Poetry Explorer- Classic Contemporary Poetry, THE BEAU AND THE BEDLAMITE, by JOHN BYROM



Poetry Explorer

Classic and Contemporary Poetry

Rhyming Dictionary Search
THE BEAU AND THE BEDLAMITE, by             Poet's Biography
First Line: A patient in bedlam that did pretty well
Last Line: They'll die of themselves, if you let them alone.
Subject(s): Men; Prisons & Prisoners; Convicts


A patient in Bedlam that did pretty well,
Was permitted sometimes to go out of his cell.
One day when they gave him that freedom, he spied
A beauish young spark with a sword by his side,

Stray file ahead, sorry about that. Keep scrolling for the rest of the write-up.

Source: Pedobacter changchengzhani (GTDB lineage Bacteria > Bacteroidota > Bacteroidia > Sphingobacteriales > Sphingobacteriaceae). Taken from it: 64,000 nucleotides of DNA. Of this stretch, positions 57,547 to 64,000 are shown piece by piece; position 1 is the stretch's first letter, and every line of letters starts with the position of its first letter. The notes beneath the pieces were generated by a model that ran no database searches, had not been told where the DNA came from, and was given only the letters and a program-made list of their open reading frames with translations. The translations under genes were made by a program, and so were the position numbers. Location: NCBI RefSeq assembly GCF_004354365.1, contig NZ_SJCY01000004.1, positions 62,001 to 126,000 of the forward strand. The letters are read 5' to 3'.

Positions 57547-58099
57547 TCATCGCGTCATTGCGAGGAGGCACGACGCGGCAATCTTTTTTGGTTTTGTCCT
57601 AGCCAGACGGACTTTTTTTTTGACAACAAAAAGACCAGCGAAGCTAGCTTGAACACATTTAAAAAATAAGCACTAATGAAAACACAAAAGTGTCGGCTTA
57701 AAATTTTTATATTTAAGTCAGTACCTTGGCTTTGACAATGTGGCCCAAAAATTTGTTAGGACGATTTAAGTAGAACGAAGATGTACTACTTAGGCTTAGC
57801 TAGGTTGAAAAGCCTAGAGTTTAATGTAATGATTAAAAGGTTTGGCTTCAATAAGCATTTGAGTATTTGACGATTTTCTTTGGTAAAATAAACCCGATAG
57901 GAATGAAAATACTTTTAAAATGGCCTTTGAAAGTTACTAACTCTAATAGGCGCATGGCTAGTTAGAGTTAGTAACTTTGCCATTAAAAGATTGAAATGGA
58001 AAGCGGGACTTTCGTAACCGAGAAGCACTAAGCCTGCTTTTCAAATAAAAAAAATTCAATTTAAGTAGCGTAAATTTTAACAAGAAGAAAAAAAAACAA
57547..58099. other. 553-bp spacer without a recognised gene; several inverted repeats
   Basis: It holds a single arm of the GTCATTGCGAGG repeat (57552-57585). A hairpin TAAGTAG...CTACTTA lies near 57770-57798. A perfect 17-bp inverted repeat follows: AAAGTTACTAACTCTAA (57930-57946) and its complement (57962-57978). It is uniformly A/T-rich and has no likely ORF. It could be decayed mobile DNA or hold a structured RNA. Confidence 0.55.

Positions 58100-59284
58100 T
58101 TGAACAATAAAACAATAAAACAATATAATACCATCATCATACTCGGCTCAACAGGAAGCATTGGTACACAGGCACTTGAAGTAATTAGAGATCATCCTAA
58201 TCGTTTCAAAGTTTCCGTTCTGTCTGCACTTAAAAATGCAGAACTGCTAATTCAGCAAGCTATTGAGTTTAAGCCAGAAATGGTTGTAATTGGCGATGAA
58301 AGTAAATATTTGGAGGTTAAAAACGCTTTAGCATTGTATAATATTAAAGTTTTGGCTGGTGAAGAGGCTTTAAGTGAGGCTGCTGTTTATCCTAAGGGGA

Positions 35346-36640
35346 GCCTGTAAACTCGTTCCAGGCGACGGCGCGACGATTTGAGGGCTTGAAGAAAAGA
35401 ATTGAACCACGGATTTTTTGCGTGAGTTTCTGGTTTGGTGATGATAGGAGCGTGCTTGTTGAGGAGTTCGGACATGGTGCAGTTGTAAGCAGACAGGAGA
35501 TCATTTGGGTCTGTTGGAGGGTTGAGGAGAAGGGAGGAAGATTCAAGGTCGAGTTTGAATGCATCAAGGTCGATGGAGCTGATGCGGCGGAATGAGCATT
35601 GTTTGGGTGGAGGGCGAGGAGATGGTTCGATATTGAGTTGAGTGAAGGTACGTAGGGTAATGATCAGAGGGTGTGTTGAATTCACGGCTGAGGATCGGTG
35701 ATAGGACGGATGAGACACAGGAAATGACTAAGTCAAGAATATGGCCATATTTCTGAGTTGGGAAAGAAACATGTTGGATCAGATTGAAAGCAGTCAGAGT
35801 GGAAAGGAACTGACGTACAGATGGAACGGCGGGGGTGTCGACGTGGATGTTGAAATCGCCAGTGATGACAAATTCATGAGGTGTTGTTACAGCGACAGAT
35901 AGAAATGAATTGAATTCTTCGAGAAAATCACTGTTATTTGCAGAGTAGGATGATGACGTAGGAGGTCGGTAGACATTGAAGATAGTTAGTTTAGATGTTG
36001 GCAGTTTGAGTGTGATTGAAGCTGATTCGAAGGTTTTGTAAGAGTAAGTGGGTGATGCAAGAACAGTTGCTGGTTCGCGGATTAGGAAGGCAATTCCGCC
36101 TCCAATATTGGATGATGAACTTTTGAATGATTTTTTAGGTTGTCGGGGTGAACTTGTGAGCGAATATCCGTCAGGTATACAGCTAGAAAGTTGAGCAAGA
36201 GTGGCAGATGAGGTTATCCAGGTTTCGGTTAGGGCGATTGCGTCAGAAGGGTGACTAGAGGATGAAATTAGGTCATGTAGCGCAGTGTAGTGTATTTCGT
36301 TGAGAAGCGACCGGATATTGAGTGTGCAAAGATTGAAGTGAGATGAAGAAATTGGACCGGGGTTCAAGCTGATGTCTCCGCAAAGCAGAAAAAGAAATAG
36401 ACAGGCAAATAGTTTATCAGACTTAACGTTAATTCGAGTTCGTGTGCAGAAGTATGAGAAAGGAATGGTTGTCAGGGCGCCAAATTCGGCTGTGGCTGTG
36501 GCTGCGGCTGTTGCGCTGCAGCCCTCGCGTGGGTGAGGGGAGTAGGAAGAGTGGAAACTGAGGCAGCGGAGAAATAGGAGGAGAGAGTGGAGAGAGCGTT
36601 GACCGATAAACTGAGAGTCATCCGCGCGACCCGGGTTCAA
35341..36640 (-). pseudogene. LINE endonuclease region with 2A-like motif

With a huge silver hilt, and a scabbard of steel,
That swung at due length from his hip to his heel.

When he saw him advance on the gallery ground,
The Bedlamite ran, and survey'd him all round;
While a waiter suppress'd the young Captain's alarm
With—"You need not to fear, Sir, he'll do you no harm."
At the last he broke out—Aye, a very fine show!
May I ask him one question? 'What's that?' said the Beau.

Pray, what is that long, dangling, cumbersome thing,
Which you seem to be tied to with riband and string?
'Why, that is my sword?'—And what is it to do?
'Kill my enemies, master, by running them thro.'
Kill your enemies! Kill a fool's head of your own!
They'll die of themselves, if you let them alone.





Other Poems of Interest...



Home: PoetryExplorer.net